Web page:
5 years ago

Memristive Effects in Oxygenated Amorphous Carbon Nanodevices.

Claudia Santini, Abu Sebastian, Prasad Jonnalagadda, C David Wright, Evangelos Eleftheriou, Tobias Bachmann, Manuel Le Gallo, Wabe W Koelmans, M F Craciun
Computing with resistive-switching (memristive) memory devices has shown much recent progress and offers an attractive route to circumvent the von-Neumann bottleneck, i.e. the separation of processing and memory, which limits the performance of conventional computer architectures. Due to their good scalability and nanosecond switching speeds, carbon-based resistive-switching memory devices could play an important role in this respect. However, devices based on elemental carbon, such as tetrahedral amorphous carbon or t-aC, typically suffer from a low cycling endurance. A material that has proven to be capable of combining the advantages of elemental carbon-based memories with simple fabrication methods and good endurance performance for binary memory applications is oxygenated amorphous carbon, or a-COx. Here, we examine the memristive capabilities of nanoscale a-COx devices, in particular their ability to provide the multilevel and accumulation properties that underpin computing type applications. We show the successful operation of nanoscale a-COx memory cells for both the storage of multilevel states (here 3-level) and for the provision of an arithmetic accumulator. We implement a base-16, or hexadecimal, accumulator and show how such a device can carry out hexadecimal arithmetic and simultaneously store the computed result in the self-same a-COx cell, all using fast (sub-10 ns) and low-energy (sub-pJ) input pulses.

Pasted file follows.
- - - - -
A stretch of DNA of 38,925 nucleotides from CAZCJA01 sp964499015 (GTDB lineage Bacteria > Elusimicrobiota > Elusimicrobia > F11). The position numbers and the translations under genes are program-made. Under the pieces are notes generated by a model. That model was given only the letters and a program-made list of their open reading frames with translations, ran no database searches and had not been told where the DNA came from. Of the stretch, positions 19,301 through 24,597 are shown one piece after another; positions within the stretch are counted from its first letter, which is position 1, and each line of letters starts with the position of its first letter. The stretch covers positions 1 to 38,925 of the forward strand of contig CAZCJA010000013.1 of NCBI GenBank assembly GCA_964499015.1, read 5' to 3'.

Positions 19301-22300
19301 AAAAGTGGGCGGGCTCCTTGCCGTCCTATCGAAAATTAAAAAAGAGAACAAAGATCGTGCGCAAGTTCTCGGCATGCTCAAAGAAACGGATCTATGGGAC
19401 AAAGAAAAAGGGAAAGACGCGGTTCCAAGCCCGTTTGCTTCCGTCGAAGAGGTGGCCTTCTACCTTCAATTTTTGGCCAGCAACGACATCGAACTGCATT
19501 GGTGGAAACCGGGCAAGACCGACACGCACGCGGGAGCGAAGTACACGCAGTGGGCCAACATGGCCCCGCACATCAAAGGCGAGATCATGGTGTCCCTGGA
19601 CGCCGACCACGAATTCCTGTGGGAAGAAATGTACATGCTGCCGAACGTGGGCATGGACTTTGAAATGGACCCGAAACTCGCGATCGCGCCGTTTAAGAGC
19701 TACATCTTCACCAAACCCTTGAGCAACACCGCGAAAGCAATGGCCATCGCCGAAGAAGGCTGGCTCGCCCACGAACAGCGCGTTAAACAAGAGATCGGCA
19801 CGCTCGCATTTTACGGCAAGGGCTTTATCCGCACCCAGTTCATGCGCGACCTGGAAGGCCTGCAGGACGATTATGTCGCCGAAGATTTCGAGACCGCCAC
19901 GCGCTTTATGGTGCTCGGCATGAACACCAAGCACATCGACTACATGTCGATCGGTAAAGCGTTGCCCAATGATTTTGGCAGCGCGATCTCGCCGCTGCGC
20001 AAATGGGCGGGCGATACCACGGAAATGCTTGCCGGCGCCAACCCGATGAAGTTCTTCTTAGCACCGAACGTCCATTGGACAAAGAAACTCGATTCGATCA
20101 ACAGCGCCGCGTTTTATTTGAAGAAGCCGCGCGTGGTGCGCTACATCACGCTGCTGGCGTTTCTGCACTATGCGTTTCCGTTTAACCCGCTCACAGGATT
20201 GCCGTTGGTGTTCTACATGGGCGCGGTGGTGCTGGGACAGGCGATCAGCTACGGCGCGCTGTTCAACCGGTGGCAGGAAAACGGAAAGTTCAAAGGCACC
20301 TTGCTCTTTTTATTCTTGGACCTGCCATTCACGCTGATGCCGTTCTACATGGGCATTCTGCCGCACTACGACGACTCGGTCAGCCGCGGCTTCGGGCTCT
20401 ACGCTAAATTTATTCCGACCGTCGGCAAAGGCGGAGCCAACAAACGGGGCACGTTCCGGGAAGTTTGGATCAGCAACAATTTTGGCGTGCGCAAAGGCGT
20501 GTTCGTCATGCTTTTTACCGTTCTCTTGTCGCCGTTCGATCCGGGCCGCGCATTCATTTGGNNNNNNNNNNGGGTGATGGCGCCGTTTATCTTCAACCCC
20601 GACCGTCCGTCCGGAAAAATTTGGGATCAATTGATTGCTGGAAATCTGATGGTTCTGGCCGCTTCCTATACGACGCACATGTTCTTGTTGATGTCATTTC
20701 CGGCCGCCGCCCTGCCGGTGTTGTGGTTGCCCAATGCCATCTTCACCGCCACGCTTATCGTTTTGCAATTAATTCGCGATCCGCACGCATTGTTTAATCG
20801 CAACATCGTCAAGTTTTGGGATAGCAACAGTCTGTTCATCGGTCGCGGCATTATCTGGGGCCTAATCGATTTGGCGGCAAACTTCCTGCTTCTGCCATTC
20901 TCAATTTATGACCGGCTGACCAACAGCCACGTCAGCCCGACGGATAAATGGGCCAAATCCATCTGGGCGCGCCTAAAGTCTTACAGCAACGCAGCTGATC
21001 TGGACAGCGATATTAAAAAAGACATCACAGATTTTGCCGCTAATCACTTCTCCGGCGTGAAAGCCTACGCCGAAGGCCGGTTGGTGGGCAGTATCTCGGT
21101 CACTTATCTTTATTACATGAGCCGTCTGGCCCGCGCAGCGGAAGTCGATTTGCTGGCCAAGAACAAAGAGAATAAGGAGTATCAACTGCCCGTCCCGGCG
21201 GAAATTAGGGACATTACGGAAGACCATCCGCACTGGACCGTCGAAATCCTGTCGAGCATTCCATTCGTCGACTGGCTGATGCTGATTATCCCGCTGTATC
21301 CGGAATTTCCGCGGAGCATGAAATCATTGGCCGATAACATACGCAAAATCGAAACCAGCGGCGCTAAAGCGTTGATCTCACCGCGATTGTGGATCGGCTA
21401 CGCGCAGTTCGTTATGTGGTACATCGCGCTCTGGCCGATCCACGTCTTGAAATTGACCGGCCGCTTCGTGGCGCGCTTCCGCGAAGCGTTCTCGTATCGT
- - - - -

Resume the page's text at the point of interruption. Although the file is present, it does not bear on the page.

Publisher URL: http://doi.org/10.1088/1361-6528/aa9a18

DOI: 10.1088/1361-6528/aa9a18

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